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  • Hey it's me Destin. Welcome back to Smarter Every Day. So did you know that in the 60s and 70s

    嘿,這是我Destin。歡迎回到 "每天更聰明"。所以,你知道,在60年代和70年代。

  • when the astronauts went to the moon in the Saturn 5 rocket, they actually


  • left experiments on the surface of the moon? In fact there's one that's still there today


  • and it's still operating. We're still getting data out of it. But before I explain that,


  • I kind of need to go to the bathroom. [Toilet Flush]


  • Alright. Here where I went to grad school we shared this building with NASA, which is interesting because every time I

    好吧,我在這裡讀研究所學生的地方在這裡,我去了研究生院 我們共享這個建築與美國宇航局, 這是有趣的,因為每一次我

  • go wash my hands after using the bathroom, I think about the moon. Check this out.


  • On one wall we have a mirror, and on the other wall we have a mirror and they're lined up.


  • Now all this makes for some pretty interesting fun stuff, but what I want to talk about today


  • is right here. Look at that. No matter where you go in the room,


  • you always see the camera lens right in the corner of the mirror. This has pretty


  • serious implications for NASA science on the moon. Now it's so important


  • that I've asked Henry from MinutePhysics to explain it to you. Let's check it out.


  • (Henry) A corner reflector like this one is an ingenious and beautifully


  • simple device. It takes advantage of the fact that a mirror mirrors one dimension


  • of the world. If you have a second mirror, you can reverse back to how you started.


  • But if the second mirror is at 90 degrees to the first, now when you mirror back,


  • the world will have rotated 180 degrees. So if you send a beam of light


  • into a corner reflector, regardless of what direction you send it in or what direction the


  • corner reflector is oriented, itll come back rotated 180 degrees into a

    角反射器的方向,它將回來旋轉180度成為一個 "角反射器"。

  • parallel return path to its source. (Destin) If you look here at the top of the camera you can see that my name


  • is mirrored. But if I bring it over here to the side in the corner,


  • look at that. You can read it. You can probably see it a little bit better with my shirt.


  • Can't read it.. Now you can. That's because you're seeing a reflection of a reflection.


  • But look at this. If I look back at the corner and then I tilt the camera up,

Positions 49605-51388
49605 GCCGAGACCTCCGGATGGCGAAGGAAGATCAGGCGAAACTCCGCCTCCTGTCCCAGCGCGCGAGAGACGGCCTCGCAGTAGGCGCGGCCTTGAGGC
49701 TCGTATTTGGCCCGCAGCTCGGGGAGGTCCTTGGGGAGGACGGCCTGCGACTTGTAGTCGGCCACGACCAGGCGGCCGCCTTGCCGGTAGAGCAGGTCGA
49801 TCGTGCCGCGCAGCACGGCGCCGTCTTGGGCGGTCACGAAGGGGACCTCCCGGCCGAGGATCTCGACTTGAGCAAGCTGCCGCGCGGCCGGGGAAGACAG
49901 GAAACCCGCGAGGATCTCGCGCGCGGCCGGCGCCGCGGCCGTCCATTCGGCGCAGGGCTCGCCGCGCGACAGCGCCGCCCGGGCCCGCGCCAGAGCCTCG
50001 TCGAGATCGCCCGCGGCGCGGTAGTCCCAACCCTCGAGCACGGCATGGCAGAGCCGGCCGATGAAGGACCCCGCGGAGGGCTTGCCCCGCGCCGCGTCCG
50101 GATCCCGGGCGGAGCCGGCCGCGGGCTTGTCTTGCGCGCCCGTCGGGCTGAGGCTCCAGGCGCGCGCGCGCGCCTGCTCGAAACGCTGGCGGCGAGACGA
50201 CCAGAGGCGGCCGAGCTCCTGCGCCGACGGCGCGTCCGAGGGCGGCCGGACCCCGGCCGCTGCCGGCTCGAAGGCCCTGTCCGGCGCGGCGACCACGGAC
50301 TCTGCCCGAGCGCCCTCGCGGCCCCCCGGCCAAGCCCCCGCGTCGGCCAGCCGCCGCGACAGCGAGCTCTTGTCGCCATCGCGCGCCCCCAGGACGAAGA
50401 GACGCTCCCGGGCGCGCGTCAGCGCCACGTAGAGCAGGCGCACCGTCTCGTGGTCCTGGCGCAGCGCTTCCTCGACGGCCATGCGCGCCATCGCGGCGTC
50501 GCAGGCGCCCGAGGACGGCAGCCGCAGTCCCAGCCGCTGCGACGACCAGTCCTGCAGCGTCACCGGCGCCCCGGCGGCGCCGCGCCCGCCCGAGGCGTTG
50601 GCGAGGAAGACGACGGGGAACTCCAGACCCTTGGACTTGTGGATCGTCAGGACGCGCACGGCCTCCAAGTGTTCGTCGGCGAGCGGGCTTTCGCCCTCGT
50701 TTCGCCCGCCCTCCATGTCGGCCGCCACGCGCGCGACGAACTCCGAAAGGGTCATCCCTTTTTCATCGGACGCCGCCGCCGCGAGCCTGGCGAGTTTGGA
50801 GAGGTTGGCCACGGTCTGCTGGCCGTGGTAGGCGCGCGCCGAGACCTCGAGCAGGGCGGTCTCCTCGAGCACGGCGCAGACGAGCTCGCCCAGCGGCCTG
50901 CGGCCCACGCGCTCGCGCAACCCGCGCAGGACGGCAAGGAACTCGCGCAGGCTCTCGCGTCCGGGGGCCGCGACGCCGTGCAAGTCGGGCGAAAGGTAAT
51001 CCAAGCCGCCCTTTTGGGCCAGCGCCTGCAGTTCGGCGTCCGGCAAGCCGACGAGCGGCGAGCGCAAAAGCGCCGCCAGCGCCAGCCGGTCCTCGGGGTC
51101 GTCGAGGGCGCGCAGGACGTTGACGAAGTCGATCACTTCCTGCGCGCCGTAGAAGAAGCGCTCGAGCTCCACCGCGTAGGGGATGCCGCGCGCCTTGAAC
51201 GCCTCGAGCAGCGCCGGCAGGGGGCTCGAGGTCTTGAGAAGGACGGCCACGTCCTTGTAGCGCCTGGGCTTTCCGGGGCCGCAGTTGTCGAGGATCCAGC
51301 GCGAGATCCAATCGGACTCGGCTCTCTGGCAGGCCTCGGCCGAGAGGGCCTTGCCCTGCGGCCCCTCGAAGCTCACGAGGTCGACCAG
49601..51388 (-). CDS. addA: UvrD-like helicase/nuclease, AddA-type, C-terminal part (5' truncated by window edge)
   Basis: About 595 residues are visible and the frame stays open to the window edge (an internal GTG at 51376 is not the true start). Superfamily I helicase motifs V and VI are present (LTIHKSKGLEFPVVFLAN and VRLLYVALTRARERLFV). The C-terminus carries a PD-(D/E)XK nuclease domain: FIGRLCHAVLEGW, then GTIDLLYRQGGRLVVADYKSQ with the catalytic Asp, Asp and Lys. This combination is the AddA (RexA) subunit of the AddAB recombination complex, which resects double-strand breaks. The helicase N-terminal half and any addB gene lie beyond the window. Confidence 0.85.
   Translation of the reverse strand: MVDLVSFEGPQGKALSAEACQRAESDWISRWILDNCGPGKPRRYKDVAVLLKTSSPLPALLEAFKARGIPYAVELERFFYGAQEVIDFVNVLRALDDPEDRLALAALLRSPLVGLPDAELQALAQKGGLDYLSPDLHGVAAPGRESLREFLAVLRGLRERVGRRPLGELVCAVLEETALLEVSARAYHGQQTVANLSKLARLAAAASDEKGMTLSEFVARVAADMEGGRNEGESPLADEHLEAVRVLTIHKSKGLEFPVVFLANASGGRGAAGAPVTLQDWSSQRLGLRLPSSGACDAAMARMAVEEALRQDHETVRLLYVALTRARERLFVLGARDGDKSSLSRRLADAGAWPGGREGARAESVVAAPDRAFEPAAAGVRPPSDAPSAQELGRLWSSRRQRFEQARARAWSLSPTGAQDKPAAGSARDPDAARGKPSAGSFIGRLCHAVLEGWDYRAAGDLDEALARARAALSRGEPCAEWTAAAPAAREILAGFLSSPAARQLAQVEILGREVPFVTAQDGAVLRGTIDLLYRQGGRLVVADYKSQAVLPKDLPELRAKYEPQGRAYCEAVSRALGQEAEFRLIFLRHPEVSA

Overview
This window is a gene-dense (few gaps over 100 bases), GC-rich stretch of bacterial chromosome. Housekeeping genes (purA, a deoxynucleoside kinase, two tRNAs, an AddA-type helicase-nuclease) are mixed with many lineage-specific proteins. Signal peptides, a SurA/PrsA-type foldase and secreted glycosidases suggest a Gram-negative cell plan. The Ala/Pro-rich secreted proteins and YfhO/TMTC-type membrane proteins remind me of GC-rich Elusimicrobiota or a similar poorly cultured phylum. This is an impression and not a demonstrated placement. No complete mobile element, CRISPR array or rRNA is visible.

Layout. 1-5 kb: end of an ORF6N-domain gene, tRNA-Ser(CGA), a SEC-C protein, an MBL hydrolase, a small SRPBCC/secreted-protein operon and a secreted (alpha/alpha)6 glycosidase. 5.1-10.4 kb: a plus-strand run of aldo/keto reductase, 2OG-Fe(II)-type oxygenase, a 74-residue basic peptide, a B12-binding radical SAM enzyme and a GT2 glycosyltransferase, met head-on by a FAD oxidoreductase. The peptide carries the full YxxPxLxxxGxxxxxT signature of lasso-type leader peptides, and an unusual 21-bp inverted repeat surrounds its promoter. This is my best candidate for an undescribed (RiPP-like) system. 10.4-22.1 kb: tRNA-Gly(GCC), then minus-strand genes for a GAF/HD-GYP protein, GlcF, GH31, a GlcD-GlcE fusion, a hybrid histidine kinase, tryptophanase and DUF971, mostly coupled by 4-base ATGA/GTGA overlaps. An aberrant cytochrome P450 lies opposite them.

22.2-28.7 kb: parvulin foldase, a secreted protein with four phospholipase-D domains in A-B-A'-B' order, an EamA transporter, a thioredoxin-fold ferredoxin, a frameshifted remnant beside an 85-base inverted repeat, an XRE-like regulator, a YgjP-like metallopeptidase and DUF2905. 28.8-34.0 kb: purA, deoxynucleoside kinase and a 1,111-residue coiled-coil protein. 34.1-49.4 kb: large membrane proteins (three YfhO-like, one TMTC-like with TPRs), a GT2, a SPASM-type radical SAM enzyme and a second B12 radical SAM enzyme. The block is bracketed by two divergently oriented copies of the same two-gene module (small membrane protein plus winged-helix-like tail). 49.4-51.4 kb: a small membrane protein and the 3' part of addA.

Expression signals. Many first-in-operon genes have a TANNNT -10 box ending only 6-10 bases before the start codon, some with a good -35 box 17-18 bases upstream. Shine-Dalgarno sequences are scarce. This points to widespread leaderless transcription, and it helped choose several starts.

• I'm no longer aligned. I can't see the lens any more. Now that tells me that I'm not

    我不再對準了 I'm no longer aligned.我不能'看鏡頭了。現在,這告訴我,我不。

  • in a true return path like he tried to explain to me. (Henry) That's because those mirrors are


  • only reflecting in the two horizontal directions. There's no mirror reflecting back to you


  • in the vertical direction. If you have a third mirror at a right angle, everything will


  • be mirrored, reversed, and mirrored again, so your name will be backwards.


  • But at least now you can move your camera or eyes around however you want,


  • and as long as you can still see all three mirrors, youll see a reflection of yourself


  • in the middle. Mathematically, if you want to reverse a vector, you need to reverse each of its components,


  • and so you need three mirrors to get full retroreflection in 3D.


  • One mirror for each dimension. (Destin) Oh. This is just like the reflectors on the road.

    每個維度都有一面鏡子。(Destin) Oh.這就像路上的反光鏡一樣 This is just like the reflectors on the road.

  • If you look real close at this one that my wife hit with the lawn mower you can see that they're actually


  • just little bitty corner reflectors. (Henry) Exactly! But those are imperfect.

    只是小小的角落反射器(亨利) 沒錯!但這些都是不完美的.

  • On purpose, because a high precision corner reflector would bounce the light back


  • to your car's headlights and not your eyes. (Destin) Ohh! Well I just happen to have


  • an array of high precision corner reflectors here with me in Germany. And what's that?


  • It's Johan, the laser guy from the Netherlands. You remember him right?

    我是Johan 來自荷蘭的那個脈衝光男。你還記得他吧?

  • This corner reflector is so precise,


  • I can set it here on this bridge, go all the way up river to the next bridge,